Harry Kroto discovered 'buckyballs' over 25 years ago, while vaporising graphite in helium gas to recreate carbon molecules detected near red giant stars. Since then, chemists have been trying to work out how buckminsterfullerene comes to be. So is the mystery finally solved? Kroto, now at Florida State University in Tallahassee, US, thinks his new study comes pretty close. 'What we have is experimental evidence showing that small cages grow into larger cages,' he says.
Key to the research was the powerful Fourier transform ion cyclotron resonance (FT-ICR) mass spectrometer at Florida's High Magnetic Field Laboratory. Kroto's team was able to analyse at extremely high resolution the compounds produced when buckyball-sized fullerenes reacted with vaporised carbon. When carbon vapour was present, large fullerenes containing hundreds of carbon atoms appeared. Without the vapour, only C60 and a few slightly smaller fullerenes were detected.
The researchers concluded that smaller fullerenes must grow to C60 and larger fullerenes by eating up carbon atoms. A few bonds may be rearranged to incorporate the new atoms, but the cages never compromise their closed structure - the researchers confirmed this by trapping metals inside the cages, which were retained after growth. Although fullerenes can form top-down from graphene sheets, Kroto claims their bottom-up route is the dominant one at work in current fullerene production.
Distributions of fullerenes in the study are strikingly similar to those found in the soot of candle flames, suggesting the same mechanism. And according to Kroto's colleague Paul Dunk, the conditions they used hint at how fullerenes grow in space, where the molecules have turned up in surprising quantities. 'In the outflows of carbon stars and supernovae, it's the same highly energetic conditions with carbon vapour,' he explains. Carbon stars are dying stars, similar to red giants.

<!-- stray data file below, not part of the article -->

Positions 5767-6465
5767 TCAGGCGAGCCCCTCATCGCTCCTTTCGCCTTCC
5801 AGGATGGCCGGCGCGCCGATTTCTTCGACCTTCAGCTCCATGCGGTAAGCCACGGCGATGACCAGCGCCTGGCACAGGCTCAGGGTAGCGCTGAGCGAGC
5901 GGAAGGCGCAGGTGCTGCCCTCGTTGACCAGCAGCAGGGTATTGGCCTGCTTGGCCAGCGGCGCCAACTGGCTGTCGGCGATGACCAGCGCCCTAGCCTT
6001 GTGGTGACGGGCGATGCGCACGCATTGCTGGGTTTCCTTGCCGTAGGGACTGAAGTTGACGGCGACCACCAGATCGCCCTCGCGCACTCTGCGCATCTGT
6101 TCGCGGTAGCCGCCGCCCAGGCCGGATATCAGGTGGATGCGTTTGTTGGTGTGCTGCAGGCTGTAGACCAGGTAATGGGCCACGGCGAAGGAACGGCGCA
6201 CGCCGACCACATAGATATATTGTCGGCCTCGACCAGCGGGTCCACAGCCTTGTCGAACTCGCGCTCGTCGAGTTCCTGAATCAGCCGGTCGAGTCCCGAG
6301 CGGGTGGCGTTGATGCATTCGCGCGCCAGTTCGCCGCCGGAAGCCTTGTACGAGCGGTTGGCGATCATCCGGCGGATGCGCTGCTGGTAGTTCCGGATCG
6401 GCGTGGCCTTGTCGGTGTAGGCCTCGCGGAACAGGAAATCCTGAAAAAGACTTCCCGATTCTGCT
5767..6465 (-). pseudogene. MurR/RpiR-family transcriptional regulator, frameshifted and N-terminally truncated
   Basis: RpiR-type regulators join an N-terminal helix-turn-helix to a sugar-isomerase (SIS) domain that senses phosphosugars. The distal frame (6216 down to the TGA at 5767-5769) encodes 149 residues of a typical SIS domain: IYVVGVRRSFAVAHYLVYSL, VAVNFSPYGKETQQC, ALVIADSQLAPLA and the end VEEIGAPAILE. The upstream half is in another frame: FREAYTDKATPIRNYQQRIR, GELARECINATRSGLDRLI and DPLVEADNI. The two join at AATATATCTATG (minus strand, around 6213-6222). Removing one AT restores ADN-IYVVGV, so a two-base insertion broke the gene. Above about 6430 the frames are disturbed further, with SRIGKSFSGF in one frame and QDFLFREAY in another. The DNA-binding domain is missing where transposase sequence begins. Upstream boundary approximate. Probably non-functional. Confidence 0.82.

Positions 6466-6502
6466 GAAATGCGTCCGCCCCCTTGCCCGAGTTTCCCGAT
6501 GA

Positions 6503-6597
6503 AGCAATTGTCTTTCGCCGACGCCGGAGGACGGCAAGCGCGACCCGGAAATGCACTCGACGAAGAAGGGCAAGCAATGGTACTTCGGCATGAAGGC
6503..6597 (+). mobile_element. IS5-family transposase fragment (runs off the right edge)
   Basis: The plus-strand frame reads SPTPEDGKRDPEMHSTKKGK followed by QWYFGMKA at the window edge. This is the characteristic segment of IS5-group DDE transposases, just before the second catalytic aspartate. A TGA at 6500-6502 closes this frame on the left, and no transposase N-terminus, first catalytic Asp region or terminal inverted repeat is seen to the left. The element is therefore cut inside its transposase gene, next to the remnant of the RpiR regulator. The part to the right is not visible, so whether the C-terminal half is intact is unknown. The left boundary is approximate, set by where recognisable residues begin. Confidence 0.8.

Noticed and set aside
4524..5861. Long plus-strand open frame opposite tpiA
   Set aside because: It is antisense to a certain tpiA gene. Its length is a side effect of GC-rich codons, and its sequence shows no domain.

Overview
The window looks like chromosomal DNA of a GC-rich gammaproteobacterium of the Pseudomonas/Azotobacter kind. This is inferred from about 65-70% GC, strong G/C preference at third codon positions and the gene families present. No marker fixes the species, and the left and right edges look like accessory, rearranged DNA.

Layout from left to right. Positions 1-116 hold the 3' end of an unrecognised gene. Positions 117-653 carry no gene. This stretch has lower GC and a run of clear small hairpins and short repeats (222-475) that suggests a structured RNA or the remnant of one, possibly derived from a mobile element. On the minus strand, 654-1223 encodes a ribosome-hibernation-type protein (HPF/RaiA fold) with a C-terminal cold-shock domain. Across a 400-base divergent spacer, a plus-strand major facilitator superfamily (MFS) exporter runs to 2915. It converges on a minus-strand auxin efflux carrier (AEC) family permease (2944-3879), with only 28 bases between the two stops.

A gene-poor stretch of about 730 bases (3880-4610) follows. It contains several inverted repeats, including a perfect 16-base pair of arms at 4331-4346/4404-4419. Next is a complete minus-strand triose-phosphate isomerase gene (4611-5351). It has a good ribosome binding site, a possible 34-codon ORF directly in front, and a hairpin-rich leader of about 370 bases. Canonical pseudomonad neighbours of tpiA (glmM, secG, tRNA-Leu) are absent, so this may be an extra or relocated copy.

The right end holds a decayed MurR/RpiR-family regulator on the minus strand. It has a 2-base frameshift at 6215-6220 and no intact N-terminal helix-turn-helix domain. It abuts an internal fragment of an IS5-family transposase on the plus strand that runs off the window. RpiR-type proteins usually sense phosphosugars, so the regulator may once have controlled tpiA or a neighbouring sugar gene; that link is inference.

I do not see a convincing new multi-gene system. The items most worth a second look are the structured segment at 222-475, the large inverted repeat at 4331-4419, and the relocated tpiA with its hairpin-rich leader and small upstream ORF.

The fact that the researchers track the same growth process occurring in the presence of hydrogen is crucial to theories about space fullerenes. 'It's an amazing result,' says Anibal García-Hernández from the Astrophysical Institute of the Canary Islands, Spain. 'Hydrogen-depleted environments were previously considered an essential requirement for the formation of fullerenes. This new study shows an alternative route for efficient fullerene formation in the presence of hydrogen.'
But Olivier Berne at the Research Institute in Astrophysics and Planetology in Toulouse, France, says the findings can't yet answer any big questions for astrochemistry. 'I think what's needed now is an astrochemical model, which puts in all the chemical pathways that are available and tries to evaluate how efficient they are and how you can form fullerenes in space,' he says.
There's also one crucial piece of puzzle still missing. Kroto and Dunk's route accounts for the growth of smaller fullerenes, but doesn't explain how carbon chains and rings coalesce to form cages in the first place. 'We still don't know how to get some evidence with regard to that intermediate step,' Kroto says. 'Nobody has that.'
- P W Dunk et al, Nat. Commun., 2012, 3, 855 (DOI: 10.1038/ncomms1853)
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